5. Kathmandu (KMD): Continues to enjoy decent same-store sales growth, highlighting ongoing strength in its sector, which should translate into higher earnings now that new systems and distribution centres have been bedded down. KMD share price to earnings multiple (10 times) is still undemanding, and with good execution could exceed current earnings estimates.
1. Goodman Fielder (GFF): With a dividend yield in excess of 4.5 and 6 per cent growth, GFF could be priced at up to a 40 per cent premium to market price to earnings ratio [pe] multiples.
2. Oceania Gold (OGC): We forecast gold production reaching 320,000 ounces in 2013 and 350,000-plus ounces by 2014, up from 230,000 in 2012. At the same time, we expect cash costs to fall almost 40 per cent to average below $650 per ounce once [Philippines-based gold copper project] Didipio is in full production. We continue to believe that the significant production growth will be the catalyst leading to a re-rating for the stock.
3. Pumpkin Patch (PPL): with FY13 shaping up as a year of consolidation, PPL appears well positioned to deliver strong medium-term earnings-per-share [EPS] growth, enjoy the flexibility of not being handicapped by out-of-the-money hedges, rebuild the Pumpkin Patch brand, expand Charlie & Me, reduce working capital commitments and pay an appealing dividend.
4. Ryman Healthcare (RYM): has a unique needs-based model (ie aged-care-heavy), and remains the market leader in a sector with both favourable economics and attractive long-term growth driven by demographics.
5. Restaurant Brands (RBD): offers an appealing blend of solid dividend and share-price growth as it leverages its core capabilities, firstly with the introduction of Carl's Jr, and potentially in the future with other, complementary brands.
JB WERE [NZ], BERNARD DOYLE, INVESTMENT STRATEGY GROUP
1. Fletcher Building (FBU): The stock price has improved a long way from $6 to above $8. We know we're in a housing recovery, not just in Christchurch but also Auckland. The Australian housing market could be on the cusp of recovery. Earnings growth forecast is 15 per cent in 2013, 30 per cent in 2014.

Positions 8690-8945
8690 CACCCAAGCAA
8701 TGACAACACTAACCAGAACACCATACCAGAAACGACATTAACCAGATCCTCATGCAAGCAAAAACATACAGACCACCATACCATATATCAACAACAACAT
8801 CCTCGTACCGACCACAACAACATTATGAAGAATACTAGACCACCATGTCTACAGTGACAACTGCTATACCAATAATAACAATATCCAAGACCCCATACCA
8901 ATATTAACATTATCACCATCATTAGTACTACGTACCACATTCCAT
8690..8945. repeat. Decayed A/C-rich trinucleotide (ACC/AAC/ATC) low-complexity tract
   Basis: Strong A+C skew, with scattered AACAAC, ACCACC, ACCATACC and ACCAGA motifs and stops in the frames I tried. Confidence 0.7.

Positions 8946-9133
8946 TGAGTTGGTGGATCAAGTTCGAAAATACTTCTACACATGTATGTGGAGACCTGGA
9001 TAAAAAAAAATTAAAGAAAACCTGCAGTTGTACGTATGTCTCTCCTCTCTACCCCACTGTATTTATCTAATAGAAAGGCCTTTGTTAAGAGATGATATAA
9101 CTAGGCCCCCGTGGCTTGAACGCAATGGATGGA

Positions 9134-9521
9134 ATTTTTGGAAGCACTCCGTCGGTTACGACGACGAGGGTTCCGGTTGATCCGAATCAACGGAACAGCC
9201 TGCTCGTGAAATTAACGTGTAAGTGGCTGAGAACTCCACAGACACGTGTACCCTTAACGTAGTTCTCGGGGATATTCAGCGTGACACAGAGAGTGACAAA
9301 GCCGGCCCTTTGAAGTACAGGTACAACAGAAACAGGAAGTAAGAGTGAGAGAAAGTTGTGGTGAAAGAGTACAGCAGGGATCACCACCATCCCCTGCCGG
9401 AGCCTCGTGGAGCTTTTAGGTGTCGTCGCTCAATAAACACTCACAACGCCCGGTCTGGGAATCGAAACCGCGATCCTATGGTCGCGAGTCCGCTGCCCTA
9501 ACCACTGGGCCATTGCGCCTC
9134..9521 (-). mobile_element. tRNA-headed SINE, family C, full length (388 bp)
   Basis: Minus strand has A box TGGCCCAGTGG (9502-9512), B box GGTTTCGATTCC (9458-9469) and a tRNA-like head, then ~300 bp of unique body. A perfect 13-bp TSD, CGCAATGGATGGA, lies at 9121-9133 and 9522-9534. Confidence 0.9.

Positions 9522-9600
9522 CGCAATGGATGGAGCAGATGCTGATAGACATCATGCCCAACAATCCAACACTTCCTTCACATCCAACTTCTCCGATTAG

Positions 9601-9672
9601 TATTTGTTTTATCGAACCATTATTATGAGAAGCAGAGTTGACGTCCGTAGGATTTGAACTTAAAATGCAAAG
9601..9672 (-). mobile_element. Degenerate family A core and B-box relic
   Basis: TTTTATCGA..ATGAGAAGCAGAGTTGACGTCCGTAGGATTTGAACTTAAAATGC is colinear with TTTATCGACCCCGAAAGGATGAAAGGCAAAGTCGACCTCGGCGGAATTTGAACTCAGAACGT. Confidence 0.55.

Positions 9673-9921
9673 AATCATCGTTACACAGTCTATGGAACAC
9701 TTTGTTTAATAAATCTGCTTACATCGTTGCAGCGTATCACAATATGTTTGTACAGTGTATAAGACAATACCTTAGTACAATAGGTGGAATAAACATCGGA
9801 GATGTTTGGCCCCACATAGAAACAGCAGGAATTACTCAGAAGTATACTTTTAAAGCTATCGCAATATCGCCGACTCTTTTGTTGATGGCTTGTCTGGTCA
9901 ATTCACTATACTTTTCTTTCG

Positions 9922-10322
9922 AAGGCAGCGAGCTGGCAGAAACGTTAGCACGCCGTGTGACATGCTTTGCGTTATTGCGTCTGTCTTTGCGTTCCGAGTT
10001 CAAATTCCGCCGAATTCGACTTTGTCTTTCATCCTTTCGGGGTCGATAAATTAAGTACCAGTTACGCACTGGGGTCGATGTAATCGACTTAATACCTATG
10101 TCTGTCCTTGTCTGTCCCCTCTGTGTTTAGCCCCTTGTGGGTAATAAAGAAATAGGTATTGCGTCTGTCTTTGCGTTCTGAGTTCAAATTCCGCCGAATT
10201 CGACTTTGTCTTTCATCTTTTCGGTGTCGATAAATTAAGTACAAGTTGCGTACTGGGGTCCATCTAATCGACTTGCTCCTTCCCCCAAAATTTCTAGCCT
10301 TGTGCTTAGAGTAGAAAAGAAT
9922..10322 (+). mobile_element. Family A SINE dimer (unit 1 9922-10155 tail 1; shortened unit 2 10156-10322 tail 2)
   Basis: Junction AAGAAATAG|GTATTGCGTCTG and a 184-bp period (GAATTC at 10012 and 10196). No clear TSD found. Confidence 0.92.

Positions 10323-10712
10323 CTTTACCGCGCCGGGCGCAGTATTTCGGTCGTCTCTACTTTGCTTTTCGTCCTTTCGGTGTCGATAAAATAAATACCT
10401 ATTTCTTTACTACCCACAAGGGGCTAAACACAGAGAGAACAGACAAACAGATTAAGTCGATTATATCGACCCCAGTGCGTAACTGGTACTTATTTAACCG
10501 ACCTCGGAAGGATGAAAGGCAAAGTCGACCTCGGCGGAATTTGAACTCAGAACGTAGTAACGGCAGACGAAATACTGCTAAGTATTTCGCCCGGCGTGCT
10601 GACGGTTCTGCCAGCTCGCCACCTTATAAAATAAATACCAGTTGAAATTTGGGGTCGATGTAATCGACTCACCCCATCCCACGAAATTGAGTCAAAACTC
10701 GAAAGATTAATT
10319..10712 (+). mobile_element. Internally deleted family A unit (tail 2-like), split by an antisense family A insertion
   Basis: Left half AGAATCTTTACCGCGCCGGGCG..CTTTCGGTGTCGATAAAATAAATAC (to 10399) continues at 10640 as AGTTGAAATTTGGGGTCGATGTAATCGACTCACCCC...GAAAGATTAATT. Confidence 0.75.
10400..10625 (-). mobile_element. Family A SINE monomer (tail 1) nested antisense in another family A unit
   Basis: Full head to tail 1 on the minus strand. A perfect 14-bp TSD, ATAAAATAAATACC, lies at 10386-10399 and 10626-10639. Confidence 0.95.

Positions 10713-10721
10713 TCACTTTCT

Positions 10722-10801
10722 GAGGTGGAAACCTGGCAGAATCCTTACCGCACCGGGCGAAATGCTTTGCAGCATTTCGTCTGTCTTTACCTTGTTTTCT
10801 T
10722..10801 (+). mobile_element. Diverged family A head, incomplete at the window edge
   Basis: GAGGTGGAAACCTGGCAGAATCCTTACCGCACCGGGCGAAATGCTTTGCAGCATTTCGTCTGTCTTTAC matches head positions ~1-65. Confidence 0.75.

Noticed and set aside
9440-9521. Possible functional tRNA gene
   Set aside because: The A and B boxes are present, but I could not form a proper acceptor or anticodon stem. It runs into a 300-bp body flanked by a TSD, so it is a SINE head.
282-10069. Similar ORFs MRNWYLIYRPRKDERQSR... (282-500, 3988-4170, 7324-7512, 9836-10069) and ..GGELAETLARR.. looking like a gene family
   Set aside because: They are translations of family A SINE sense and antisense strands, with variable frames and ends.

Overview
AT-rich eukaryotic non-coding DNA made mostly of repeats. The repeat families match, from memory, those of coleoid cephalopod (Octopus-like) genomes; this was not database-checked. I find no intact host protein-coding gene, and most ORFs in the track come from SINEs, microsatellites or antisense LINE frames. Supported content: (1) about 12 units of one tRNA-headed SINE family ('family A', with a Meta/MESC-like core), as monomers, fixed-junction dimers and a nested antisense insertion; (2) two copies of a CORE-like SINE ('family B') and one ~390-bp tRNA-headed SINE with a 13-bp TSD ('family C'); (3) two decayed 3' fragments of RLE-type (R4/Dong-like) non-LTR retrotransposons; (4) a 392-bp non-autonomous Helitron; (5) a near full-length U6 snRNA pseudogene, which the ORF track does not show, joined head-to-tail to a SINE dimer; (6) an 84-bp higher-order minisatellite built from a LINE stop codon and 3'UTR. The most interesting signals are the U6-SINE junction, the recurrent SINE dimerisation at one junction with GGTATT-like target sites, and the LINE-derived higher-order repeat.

2. Infratil (IFT): The underlying businesses are attractive, but they're not being recognised by the market. We have been quite impressed by earnings growth coming out of some of the underlying businesses - Energy Australia and Z Energy. That makes the stock quite attractive.
3. SkyCity (SKC): The stock price has lagged behind others around it that have moved strongly higher. We think there's valuation support for the company. There are potential catalysts for growth with the Auckland convention centre and potential for expansion of its Australian operations, including $375m investment in Adelaide. It's languished a little bit but we like the quality of the business, we're happy to be patient.
4. Guiness Peat Group (GPG): We still see the intrinsic value of the underlying assets as discounted, and as the company continues to wind up its investments, the gap between underlying value and the market's pricing will narrow. The stock has the most emotional baggage of any in the NZ market. There are a lot of disappointed investors, rightly so. To own that stock, you'd have to be happy to own Coats, its biggest underlying business, and so most likely the one you will be left with.
5. New Zealand Oil & Gas (NZOG): The management of cash resources of the company has improved markedly, and it's now paying an impressive yield. There's good discipline around its exploration plans. We like having a little bit of oil in the mix, anyway, because if I was looking into 2013 and asking what could go badly wrong, there's still Iran sitting out there with nuclear ambitions.
FORSYTH BARR, ROB MERCER, HEAD OF RESEARCH